The slain judge had once obtained a restraining order against Drega, whom she called a "time bomb." Her troubles with him dated back to 1991, when she had him removed in handcuffs from the town hall over a zoning dispute. Not satisfied with the carnage, Drega jumped back into the stolen cruiser and raced across the Connecticut River and went looking for another town official, Kenenth Parkhurst, who was also involved in his zoning dispute. Fortunately Mr. Parkhurst was not home. He was at a dentist appointment and his wife was visiting a relative. In a tailspin Drega decided return to his own clapboard house in Columbia -- the property involved in the alleged planning violations -- and burn it to the ground.

Next he drove to Bloomfield, Vermont, where he shot at a fish and game officer. The injured deputy apparently slumped against the accelerator, and his patrol car swerved into some trees. Drega then abandoned the stolen police cruiser and waited for more officers to show up. The rampager positioned himself to ambush anyone who approached the cruiser. Fortunately a police dog sensed the danger and snapped to a position signaling, "alert." In all, three officers were wounded in the 45-minute ensuing firefight that ended with Drega's death.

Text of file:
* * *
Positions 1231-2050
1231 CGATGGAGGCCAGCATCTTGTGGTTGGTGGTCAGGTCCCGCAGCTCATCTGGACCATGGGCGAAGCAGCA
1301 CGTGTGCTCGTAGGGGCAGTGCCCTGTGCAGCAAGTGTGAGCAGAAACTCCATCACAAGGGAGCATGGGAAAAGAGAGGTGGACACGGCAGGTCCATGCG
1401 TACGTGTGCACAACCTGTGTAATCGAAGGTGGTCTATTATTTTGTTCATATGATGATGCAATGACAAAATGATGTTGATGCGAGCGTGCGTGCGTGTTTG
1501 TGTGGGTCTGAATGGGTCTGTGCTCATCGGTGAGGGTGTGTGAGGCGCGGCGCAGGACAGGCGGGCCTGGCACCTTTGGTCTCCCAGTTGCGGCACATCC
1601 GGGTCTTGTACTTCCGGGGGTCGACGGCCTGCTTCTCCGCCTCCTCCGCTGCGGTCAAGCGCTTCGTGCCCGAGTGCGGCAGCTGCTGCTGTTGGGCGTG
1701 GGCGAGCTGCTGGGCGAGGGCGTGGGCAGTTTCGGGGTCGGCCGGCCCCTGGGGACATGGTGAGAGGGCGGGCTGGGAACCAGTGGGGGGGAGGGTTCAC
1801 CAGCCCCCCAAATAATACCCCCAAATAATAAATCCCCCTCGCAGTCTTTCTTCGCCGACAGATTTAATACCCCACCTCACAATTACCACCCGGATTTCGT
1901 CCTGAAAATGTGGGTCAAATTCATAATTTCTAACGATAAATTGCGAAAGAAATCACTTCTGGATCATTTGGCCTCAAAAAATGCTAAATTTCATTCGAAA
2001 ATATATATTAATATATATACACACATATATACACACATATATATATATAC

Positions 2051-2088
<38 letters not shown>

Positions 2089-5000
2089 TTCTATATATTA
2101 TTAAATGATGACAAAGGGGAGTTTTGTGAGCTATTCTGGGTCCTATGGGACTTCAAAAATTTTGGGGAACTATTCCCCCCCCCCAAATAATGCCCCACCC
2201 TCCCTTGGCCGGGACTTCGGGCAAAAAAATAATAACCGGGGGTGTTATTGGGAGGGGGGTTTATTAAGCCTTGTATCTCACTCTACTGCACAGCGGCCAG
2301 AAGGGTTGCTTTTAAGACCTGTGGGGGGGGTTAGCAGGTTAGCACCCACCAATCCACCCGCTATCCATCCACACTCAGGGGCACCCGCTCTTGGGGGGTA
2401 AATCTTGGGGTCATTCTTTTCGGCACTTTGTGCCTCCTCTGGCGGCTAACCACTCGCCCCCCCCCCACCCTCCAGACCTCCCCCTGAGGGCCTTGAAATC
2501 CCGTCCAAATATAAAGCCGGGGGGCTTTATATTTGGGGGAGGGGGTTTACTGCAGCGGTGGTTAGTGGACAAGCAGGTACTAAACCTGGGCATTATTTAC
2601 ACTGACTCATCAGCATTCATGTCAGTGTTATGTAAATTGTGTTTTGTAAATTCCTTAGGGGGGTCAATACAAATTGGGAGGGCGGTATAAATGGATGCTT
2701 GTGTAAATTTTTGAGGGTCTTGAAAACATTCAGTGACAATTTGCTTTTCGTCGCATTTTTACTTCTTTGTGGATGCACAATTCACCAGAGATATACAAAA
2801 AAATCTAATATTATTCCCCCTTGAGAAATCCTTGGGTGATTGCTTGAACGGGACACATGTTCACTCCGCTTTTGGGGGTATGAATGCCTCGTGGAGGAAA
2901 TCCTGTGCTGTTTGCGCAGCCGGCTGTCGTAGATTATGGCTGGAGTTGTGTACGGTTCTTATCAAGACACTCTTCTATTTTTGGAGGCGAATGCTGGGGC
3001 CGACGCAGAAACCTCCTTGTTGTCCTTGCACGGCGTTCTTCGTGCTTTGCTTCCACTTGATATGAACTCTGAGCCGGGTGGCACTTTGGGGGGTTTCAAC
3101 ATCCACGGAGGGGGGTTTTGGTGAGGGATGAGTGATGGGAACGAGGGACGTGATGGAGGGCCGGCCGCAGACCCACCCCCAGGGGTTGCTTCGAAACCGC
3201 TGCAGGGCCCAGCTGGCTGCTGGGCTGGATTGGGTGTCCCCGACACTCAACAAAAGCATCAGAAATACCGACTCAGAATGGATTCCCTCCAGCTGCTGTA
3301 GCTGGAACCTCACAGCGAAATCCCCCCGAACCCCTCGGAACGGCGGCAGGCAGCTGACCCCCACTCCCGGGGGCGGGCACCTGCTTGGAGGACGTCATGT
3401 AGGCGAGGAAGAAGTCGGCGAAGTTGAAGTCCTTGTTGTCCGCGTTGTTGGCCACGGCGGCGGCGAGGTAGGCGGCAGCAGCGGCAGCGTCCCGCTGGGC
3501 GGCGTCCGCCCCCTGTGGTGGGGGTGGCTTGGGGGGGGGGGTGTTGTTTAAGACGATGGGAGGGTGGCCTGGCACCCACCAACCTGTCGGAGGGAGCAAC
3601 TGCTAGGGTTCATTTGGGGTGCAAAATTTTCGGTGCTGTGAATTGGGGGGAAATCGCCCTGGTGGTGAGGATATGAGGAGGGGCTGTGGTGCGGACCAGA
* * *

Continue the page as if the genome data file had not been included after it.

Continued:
Officers searching through the burnt hulk of his house discovered a cache of explosives and a series of booby-traps in an "elaborate system of tunnels" surrounding the property. It included 600lb of ammonium nitrate and 60 gallons of diesel fuel, the lethal cocktail used by McVeigh & Co. in the Oklahoma City bombing. State police also found bomb-making books and a weapons manual in the smoldering ruins of his home.